Law pertaining to statelessness in the modern international community has evolved from a non-issue prior to the Twentieth Century, when it first became a notable problem, to recognition that nationality is a fundamental human right. Currently, international law is attempting to assert an obligation on states prohibiting statelessness. In addition, a trend can be identified that may be leading ultimately to recognition of a right of an individual to a nationality based on his or her subjective priorities and self-identification. This paper will begin by reviewing the origin of the problem of statelessness and the history of the development of international law pertaining to statelessness. It will then analyze two case studies in which statelessness continues unresolved, the Baltic States and Israel/Palestine. These case studies will illustrate two types of statelessness, the international law relevant to each situation, and the stance the United Nations has taken to try to resolve the problem. The final section will discuss the commonalities and differences of the two cases in light of a growing body of human rights coming to be recognized by international law.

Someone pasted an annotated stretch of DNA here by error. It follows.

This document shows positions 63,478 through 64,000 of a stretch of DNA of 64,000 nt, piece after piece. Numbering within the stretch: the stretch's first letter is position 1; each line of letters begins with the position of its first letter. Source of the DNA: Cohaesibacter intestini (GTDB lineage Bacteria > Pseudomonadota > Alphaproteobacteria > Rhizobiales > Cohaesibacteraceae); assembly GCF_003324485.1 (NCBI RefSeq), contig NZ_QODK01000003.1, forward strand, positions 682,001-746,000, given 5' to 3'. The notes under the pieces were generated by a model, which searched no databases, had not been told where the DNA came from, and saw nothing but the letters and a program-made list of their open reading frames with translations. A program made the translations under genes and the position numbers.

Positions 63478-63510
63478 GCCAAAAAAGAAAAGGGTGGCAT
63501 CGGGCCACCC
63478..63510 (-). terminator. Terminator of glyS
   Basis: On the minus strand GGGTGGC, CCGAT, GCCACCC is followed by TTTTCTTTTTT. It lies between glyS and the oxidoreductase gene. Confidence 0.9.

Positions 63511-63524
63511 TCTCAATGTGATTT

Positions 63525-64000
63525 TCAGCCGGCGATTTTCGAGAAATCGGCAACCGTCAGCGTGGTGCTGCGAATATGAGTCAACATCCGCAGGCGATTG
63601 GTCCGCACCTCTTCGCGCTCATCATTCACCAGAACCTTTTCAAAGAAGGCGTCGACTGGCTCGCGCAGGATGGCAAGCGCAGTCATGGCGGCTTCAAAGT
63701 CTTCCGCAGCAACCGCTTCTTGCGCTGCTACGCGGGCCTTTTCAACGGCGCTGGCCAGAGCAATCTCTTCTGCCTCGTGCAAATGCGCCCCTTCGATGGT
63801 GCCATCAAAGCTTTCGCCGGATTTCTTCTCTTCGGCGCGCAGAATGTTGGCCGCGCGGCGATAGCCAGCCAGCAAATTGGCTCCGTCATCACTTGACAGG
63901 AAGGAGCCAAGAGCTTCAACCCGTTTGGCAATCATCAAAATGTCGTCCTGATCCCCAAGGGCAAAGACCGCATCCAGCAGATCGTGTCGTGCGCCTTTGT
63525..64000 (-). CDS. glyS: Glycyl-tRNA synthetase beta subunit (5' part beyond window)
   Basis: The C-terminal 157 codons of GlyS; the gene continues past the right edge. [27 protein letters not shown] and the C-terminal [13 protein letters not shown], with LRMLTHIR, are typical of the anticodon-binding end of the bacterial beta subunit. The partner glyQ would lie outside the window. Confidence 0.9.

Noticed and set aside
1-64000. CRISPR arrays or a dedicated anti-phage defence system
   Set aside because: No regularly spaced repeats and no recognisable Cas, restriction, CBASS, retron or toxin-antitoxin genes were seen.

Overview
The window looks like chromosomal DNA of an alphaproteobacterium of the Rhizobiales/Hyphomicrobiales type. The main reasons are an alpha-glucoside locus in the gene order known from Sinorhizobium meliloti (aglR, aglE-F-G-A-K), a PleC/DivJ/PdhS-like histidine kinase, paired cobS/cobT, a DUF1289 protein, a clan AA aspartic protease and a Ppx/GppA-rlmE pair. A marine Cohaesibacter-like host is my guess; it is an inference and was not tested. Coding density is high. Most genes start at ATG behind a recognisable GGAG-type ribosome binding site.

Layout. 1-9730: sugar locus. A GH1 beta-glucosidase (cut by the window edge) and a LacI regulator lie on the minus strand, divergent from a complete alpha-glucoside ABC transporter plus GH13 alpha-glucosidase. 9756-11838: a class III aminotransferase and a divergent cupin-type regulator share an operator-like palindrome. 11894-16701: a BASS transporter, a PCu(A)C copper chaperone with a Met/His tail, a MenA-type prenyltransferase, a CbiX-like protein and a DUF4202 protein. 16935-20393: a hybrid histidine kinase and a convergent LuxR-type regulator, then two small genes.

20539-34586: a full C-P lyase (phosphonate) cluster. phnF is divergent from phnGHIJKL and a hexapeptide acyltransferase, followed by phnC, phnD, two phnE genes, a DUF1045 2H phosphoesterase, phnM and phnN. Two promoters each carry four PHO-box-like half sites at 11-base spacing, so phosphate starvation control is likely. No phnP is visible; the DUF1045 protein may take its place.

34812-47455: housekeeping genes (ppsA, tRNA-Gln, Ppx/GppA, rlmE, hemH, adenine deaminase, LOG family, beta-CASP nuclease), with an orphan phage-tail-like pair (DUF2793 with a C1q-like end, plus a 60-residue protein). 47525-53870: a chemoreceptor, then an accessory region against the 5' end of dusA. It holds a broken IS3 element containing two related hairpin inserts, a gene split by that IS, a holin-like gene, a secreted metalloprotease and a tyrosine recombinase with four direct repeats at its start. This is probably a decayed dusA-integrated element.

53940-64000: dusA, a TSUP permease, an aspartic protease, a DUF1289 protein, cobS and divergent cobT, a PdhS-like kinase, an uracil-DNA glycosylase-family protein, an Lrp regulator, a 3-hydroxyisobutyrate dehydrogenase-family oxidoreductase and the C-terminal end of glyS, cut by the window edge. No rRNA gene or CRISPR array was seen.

University of New Mexico School of Law
Keen, Margaret E.. "Issues of Statelessness in International Law; Two Cases: The Baltic States and Israel/Palestine." (2000). http://digitalrepository.unm.edu/law_studentscholarship/15